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Improving services through accessible machine-readable data
Governments have a significant amount of data that can be published publicly. Where this data is made available in a machine-readable way, digital services can leverage it to support improved information and service delivery for users. Examples of data in Australian government include the location and quality of broadband connections, the number of people receiving different types of support from Centrelink, or the boundaries for federal elections.
data.gov.au has thousands of data sets from hundreds of government agencies.
Open data is, at its best, data that is:
- freely available
- easily discoverable and accessible
- published in ways, and under licences, that allow reuse.
Government data should be by default:
- on or linked through data.gov.au for discoverability
- in a machine-readable, spatially-enabled format
- presented with descriptive metadata
- free to the end user
- published using agreed open data standards
- kept up to date, where appropriate, in an automated way
- made available under a Creative Commons BY Attribution licence, unless a clear case is made for another open licence.
Open data may be available in other formats that do not meet these standards. For example, data published in a PDF file with all rights reserved is less open than data in a spreadsheet file published under a Creative Commons by licence. However, both are forms of open data.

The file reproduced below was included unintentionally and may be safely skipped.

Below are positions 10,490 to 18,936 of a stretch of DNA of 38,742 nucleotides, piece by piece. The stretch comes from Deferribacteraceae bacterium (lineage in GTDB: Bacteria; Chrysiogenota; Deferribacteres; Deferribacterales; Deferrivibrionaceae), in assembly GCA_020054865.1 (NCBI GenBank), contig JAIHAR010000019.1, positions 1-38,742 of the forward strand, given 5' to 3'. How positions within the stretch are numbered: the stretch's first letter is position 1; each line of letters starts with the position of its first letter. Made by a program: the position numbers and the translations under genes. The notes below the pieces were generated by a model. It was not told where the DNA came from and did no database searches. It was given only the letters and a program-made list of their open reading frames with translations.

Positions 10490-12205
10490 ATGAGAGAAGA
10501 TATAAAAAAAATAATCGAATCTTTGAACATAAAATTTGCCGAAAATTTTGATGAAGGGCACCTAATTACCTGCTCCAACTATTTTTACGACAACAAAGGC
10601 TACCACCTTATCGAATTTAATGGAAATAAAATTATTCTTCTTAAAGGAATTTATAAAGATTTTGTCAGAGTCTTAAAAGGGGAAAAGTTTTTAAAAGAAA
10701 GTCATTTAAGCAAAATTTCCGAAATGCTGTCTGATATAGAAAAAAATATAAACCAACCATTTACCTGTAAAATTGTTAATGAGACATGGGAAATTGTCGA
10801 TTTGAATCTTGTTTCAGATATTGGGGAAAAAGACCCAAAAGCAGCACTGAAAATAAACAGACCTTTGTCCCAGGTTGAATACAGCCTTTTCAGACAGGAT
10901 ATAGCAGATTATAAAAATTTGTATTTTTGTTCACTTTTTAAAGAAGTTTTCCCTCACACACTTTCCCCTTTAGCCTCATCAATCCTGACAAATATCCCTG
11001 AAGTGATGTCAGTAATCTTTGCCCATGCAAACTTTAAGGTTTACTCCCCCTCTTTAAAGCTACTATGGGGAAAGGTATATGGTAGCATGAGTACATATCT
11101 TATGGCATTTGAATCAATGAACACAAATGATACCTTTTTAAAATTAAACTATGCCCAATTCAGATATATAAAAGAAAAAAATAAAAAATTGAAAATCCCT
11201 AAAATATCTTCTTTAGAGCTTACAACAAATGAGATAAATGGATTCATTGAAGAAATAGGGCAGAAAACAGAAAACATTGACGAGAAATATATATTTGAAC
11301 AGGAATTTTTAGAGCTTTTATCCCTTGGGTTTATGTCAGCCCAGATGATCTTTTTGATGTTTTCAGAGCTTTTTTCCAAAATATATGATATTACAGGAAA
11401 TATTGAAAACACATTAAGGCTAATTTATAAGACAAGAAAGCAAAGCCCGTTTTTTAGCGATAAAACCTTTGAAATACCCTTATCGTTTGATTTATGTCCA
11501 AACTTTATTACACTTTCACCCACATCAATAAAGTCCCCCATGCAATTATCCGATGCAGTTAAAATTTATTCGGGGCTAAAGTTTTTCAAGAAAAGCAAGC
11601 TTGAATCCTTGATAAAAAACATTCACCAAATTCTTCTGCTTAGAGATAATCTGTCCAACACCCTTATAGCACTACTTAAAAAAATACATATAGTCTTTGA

The open data toolkit provides guidance, policy and supporting information to help you open up your data and publish it.
Why must I?
Your open data can give:
- users - information and an informed choice about the services they use
- Service Managers - the information they can rely on to understand what what users need
- businesses and the community (including voluntary sector) - an opportunity to take the data released and produce goods and services from it.
Building your services on open formats and open standards means that you can more easily share, reuse or exchange data. It will also mean that you will have a choice in which technology to implement, rather than being limited to a particular product or supplier.
How do I?
Open service data
Overall, government produces a lot of data that describes the services that we offer and how well those services are performing. For example, data from analytics tools and key performance indicators. There’s also data on how people use these services and who those people are.
Data about service performance allows Service Managers to see how well a service is running. It also means that users can hold us to account. Data about service performance should be public data.
You should publish all public data. But you should not publish any private details/data collected from people or data that’s restricted for national security reasons.
Public data is anonymised data:
- on which public services are run and assessed
- on which policy decisions are based
- that is collected or generated in the course of your service delivery.